The collection aperture 17 at the bottom of the receptacle 15 is normally closed (that is to say, except during the collection operation) by the seal 25, illustrated in a plan view in FIG. 6, which is composed of a mobile slide having an opening 27 of the same dimensions as the aperture 17. The opening 27 may be shifted to coincide with the aperture 17 by maneuvering the slide 25 into positions which will be explained in detail later, in order to allow the coins to pass from the strong-box of the machine into the collection device.
FIGS. 7 and 8 show the strong-box assembled and with its locking mechanism in the closed position respectively, in section according to two lines 7--7 and 8--8 (see FIG. 9) parallel to the wall 13 and 14 and passing through the center of the collection aperture 17.
FIG. 9 illustrates the bottom of the receptacle 15 seen from above revealing the slide 25 in the closed position. The latter is engaged against the lower wall 16 of the housing 10 by an assembly of lateral grooves 28 and by a counterplate 29 screwed onto the wall 16. The counterplate 29 also has an opening 30 of slightly smaller dimensions and in coincidence with the aperture 17. The slide 25 may however slide longitudinally in accordance with the direction indicated by the arrow F, when it is not bolted into the locking position, so that its opening 27 becomes coincident with the two other openings 17 and 30.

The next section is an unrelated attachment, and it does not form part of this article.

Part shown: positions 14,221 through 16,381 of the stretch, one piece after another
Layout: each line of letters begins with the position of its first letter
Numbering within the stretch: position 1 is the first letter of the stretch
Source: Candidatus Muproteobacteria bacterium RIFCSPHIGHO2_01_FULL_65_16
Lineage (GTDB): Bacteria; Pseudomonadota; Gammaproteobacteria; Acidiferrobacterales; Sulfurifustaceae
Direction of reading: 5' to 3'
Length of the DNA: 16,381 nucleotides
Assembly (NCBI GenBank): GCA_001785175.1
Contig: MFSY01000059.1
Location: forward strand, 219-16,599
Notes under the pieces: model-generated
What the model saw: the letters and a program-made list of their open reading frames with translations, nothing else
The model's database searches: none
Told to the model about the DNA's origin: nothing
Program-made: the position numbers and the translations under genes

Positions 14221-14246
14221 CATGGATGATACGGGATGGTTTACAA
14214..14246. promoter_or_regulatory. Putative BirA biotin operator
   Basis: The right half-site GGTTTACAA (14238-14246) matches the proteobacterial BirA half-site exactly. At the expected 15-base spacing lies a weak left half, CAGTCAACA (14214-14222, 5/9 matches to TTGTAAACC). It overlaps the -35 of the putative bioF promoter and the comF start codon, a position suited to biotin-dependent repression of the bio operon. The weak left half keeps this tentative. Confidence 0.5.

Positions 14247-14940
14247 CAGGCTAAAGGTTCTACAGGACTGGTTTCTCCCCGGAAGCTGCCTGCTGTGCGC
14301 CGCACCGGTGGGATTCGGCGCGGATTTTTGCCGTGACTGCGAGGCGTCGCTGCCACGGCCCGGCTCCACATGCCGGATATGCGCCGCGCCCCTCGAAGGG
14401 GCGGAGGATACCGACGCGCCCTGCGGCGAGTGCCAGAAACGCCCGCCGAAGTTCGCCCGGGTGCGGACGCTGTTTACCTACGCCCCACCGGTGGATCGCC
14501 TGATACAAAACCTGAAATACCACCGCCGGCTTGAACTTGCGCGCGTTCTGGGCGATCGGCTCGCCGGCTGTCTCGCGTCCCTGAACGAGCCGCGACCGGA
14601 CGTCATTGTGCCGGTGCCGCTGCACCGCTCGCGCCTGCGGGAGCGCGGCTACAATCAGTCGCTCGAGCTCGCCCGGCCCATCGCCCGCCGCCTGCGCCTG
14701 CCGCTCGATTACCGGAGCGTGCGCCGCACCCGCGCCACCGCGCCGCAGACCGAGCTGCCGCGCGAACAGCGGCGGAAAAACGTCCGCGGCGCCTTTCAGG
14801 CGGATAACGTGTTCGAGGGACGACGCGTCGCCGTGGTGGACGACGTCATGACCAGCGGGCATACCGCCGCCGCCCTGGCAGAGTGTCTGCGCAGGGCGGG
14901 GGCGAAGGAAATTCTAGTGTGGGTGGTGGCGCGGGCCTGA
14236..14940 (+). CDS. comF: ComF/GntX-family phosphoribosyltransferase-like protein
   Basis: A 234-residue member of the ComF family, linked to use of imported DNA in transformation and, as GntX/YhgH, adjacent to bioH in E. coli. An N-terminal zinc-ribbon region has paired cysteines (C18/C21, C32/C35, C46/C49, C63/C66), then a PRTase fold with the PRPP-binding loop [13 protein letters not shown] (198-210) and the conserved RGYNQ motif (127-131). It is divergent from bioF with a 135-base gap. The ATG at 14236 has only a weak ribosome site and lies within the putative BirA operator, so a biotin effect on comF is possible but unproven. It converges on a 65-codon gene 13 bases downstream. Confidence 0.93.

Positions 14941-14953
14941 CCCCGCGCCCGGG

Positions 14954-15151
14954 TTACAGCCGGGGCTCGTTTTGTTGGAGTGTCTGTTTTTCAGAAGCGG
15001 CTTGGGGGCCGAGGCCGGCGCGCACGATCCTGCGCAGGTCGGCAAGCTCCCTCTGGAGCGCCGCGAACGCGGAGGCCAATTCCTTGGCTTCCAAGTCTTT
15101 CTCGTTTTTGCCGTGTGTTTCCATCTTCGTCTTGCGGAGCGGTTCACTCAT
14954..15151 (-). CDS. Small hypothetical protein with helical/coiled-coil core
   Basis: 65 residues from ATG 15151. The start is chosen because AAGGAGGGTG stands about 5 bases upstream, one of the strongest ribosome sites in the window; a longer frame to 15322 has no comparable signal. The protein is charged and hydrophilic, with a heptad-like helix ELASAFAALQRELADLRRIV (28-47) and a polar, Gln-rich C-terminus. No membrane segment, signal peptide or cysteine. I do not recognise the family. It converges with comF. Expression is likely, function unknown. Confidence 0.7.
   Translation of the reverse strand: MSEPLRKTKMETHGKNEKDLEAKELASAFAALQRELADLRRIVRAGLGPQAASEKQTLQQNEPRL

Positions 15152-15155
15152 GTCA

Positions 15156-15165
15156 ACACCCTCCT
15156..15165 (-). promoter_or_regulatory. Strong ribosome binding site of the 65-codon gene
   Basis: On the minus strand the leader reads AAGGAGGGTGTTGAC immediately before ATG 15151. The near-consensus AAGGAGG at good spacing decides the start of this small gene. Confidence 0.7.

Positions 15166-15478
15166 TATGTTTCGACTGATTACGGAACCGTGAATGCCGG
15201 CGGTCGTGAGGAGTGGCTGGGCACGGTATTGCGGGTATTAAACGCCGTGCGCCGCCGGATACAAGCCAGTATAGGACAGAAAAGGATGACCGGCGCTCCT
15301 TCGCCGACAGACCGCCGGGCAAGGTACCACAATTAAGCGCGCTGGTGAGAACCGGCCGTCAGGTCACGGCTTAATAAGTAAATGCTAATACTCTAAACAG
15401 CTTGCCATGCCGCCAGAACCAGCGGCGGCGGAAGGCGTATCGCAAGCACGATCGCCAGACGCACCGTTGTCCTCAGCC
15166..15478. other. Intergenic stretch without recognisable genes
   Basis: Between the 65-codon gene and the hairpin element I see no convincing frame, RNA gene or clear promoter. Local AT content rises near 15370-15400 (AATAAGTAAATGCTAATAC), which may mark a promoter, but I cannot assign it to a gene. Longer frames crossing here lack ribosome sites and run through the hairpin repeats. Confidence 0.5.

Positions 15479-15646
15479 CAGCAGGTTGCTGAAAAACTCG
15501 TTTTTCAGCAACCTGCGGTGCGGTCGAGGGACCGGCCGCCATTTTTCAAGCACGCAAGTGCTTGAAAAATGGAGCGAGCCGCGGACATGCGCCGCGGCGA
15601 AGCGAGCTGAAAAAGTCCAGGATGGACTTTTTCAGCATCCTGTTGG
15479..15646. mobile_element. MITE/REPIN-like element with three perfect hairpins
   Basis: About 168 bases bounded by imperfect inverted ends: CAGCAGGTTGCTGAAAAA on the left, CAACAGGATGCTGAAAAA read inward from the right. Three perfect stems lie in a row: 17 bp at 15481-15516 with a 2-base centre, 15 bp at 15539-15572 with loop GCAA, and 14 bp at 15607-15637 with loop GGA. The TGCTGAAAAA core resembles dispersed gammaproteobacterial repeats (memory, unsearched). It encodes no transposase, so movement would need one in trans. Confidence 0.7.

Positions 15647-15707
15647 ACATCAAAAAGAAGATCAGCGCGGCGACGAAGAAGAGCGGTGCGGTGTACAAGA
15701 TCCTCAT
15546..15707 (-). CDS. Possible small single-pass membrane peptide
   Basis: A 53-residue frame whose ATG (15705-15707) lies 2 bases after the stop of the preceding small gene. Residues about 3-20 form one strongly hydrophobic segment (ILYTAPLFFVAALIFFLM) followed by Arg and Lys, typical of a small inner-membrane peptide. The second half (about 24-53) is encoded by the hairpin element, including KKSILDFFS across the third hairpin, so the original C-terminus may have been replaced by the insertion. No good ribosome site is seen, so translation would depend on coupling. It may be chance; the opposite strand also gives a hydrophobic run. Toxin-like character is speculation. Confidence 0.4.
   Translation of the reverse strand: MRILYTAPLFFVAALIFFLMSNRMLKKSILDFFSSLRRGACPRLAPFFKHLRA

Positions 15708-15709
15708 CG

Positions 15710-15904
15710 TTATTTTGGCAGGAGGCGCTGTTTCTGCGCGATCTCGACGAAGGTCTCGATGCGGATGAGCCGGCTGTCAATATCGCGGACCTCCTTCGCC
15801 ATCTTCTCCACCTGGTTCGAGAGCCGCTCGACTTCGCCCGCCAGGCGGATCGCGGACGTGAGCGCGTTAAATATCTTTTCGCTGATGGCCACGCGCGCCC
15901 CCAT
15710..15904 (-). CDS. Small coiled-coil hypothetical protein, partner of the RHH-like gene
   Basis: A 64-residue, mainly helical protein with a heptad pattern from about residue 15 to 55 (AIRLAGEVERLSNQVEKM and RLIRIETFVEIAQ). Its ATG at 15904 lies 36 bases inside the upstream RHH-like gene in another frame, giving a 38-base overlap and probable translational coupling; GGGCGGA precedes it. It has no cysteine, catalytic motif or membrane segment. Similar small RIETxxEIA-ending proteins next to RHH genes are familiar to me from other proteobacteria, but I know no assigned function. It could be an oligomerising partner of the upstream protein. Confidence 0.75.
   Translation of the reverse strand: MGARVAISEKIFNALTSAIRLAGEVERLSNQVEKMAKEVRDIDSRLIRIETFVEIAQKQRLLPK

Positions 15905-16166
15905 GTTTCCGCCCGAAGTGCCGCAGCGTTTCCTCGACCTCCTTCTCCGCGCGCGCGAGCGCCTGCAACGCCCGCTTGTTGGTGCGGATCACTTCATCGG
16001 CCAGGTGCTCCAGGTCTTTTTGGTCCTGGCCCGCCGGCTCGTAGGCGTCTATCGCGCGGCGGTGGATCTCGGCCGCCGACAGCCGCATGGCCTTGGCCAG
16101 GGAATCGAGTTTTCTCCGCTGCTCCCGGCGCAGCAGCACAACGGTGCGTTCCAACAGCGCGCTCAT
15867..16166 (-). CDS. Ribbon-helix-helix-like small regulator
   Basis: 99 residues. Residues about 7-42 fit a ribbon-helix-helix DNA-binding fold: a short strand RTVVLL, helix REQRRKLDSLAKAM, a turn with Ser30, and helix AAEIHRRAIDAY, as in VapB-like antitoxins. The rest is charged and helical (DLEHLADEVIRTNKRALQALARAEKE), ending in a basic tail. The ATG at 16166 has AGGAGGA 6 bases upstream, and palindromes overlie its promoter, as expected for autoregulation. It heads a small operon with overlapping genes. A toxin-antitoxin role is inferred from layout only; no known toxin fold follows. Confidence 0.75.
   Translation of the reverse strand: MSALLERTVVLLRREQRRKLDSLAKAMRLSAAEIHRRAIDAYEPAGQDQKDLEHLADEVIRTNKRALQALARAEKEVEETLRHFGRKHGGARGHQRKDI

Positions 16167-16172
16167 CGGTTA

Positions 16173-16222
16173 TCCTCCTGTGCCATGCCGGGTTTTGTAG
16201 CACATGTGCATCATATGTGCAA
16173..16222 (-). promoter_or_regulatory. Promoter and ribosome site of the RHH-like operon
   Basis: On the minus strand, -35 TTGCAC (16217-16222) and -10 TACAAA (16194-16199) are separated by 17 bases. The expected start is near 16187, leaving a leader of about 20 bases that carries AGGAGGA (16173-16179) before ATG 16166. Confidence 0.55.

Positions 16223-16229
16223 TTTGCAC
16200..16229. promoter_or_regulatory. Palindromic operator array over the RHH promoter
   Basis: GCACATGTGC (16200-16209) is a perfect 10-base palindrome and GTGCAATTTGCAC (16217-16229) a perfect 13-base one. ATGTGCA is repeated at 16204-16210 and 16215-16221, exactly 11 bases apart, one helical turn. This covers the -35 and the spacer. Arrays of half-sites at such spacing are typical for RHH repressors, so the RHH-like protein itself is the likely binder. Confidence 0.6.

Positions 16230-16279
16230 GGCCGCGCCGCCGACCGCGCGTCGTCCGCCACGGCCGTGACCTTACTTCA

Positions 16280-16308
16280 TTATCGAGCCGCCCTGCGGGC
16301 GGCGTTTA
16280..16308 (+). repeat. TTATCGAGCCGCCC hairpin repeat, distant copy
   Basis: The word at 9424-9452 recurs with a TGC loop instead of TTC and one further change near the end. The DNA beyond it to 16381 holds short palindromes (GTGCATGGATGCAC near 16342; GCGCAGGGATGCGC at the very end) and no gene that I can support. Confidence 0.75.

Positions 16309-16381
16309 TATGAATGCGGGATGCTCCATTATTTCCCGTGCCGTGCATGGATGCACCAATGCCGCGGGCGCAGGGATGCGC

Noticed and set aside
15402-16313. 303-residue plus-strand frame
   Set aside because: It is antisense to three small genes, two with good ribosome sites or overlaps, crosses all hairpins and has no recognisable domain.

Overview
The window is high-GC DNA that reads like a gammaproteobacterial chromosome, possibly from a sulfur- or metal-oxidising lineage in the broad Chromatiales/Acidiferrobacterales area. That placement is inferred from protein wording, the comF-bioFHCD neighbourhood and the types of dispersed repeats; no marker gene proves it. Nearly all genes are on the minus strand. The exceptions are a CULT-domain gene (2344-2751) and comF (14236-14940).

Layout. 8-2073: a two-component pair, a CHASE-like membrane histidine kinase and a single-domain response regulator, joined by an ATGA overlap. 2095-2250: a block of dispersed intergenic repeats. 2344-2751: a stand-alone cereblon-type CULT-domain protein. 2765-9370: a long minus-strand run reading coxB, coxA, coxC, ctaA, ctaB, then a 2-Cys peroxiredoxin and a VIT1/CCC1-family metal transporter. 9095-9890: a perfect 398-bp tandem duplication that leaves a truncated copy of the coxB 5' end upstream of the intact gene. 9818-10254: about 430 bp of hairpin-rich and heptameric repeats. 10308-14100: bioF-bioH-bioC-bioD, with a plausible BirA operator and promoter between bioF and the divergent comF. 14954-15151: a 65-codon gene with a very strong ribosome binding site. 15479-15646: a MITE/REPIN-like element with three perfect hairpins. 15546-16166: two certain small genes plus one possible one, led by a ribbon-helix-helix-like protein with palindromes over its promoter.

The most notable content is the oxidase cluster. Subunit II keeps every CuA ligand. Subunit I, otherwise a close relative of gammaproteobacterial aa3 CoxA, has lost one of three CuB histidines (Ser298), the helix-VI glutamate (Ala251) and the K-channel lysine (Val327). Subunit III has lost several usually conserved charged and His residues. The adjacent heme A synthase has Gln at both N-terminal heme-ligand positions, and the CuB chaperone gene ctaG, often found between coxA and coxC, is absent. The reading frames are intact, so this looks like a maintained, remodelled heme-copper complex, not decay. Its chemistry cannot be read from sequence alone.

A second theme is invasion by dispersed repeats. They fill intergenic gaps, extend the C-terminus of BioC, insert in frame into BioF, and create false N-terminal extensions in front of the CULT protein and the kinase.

Under the wall 16, outside the housing 10, there are also fixed grooves 38 (FIG. 8) for guiding the head of the collection device under the aperture 17.
The bolting of the slide 25 is ensured first, by the bolt 31 of a lock 32 which, in the closed position, comes to rest against a shoulder block 33 of the slide (FIG. 6), and secondly, by an auxiliary bolt 34, made up of a half-disk 34; this bolt 34 may pivot about an axis 35 and normally projects, under the action of a return spring 26, into one of the grooves 38 and into a notch 37 of complementary shape on the lateral edge of the slide so that even when it is not blocked by the bolt 31 of the lock 32, the slide is still immobilized in the locked position by this auxiliary bolt 34. The unbolting or withdrawal of this bolt 34 in opposition to the spring 36 can only be obtained by introducing the head 50 (FIGS. 10 to 12) of the collection device into the grooves 38, which thus has the effect of causing the bolt to turn a hundred degrees in a counterclockwise direction and to disengage it from the notch 37, thus freeing the slide 25.